We find this Political analysis by Ramon Schack * in Multiperspektivisch
French President Emmanuel Jean-Michel Frédéric Macron recently delivered a brilliant speech on the foreign policy objectives of Paris, a speech which regrettably received little attention from the German public. This may say something about the state of Franco-German relations, or it may well be due to the level of geopolitical debate in political Berlin — about whose poverty you should not be under any illusions!
This speech, which was more like a comprehensive analysis, was marked by a poignant sense of reality, as it is rather an exception today among western heads of state.
For all their superficiality, the French are – as far as historical perspective is concerned – the more profound thinkers. They also do not exclude categorical failure, although the desire for destruction is alien to them.
Fortunately, in his literary work, the French poet Paul Valery has not only expressed himself as a would-be politician. From him comes the definition of Europe as a “Cape of Asia”. He was also the one who made the dismal statement that was to the detriment of all Europeans, especially the Germans and the French, to make them bundle their energy: “In the abyss of history there is room for all.”
This tradition of focusing one’s foreign policy on geopolitical perspectives and insights was forgotten in the recent past, especially under the inglorious term of François Gérard Georges Nicolas Hollande. Since the inauguration of Macron, especially since the beginning of this year, the French President seems to be pursuing success in foreign policy that he has failed to achieve domestically. Paris is seeking new allies and trying to overcome the hegemony of Central Germany in Central and Eastern Europe, which Berlin does not exploit in any way for the benefit of all actors. Macron has expressly announced that he will negotiate with Russia to resolve the crises over Iran as well as Ukraine.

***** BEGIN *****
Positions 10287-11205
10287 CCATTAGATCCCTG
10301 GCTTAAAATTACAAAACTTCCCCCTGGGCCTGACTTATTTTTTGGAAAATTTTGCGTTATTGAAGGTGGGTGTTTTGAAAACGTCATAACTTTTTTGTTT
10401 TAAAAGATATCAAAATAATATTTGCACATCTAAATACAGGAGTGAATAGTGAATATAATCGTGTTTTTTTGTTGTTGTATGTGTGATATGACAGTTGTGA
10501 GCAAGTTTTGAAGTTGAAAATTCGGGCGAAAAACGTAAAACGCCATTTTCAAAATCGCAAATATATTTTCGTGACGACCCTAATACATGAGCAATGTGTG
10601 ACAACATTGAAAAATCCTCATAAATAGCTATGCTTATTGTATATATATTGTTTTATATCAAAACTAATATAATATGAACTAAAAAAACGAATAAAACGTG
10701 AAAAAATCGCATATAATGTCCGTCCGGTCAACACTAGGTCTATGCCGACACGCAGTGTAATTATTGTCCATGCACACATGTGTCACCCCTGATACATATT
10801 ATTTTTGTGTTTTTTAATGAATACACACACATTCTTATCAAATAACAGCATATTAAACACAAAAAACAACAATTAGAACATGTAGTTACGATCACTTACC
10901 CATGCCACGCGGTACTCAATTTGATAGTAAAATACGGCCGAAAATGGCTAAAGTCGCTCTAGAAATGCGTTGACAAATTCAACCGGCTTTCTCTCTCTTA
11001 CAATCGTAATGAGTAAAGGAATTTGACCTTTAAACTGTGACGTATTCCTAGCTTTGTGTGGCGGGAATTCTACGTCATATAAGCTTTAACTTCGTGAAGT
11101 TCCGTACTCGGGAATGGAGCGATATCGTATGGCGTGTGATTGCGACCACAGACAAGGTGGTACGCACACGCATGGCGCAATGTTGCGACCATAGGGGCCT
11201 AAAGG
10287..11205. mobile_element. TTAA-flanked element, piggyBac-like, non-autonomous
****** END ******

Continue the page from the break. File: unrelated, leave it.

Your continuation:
US President Donald John Trump has accused Macron of wanting to interfere in Iran’s US policy, prompting the French foreign minister to make the harsh response that Paris does not need Washington’s permission to maintain relations with Iran. The French president seems to be guided by Gaullist strategy. Charles André Joseph Marie de Gaulle, arguably the greatest statesman in France – perhaps also Europe – in the 20th century, argued in favor of a strong Europe, from the Atlantic to the Urals, including Moscow. Early on, the general in his role as statesman realized that his vision was in sharp contrast to the US strategy. When De Gaulle escaped the structures of the North Atlantic Treaty Organization (NATO) in March 1966, the preparations for this coup ran under the strictest secrecy. De Gaulle had only involved his foreign minister and defense minister. Only in quick succession did the other ministers learn that Paris was about to end its military cooperation in NATO. In a letter to then US President Lyndon Baines Johnson, the French statesman declared that France intended “to restore its full national sovereignty over its territory” and not participate in the “integrated command structure of the Alliance”. Paris then withdrew on July 1, 1966 its troops out from under NATO command. Formally, the country remained a member of the Alliance, but the NATO headquarters was forced after all to move from Paris to Brussels and to relocate its troops mostly into the Federal Republic. De Gaulle increasingly disturbed the Anglo-American dominance in the Alliance, that is, the rule of the US, which continues to this day. Whether Macron has the same format, the same steadfastness, yes, the same historical sense of mission, may be highly doubted. But the incumbent president is too much of a minion to the banks and multinational corporations that De Gaulle never cared about, yes, of which he did not think much, or the US economic model, which today in the name of globalization holds sway worldwide, but after all, the Macron initiative goes in the right direction and could open up new perspectives for the European Union (EU) if Berlin is ready to catch the ball that has been put in play. If; yes, if it weren’t for the word “if”. In the speech by Macron on foreign policy and international order mentioned here, the President points out that we are probably living at the end of Western hegemony.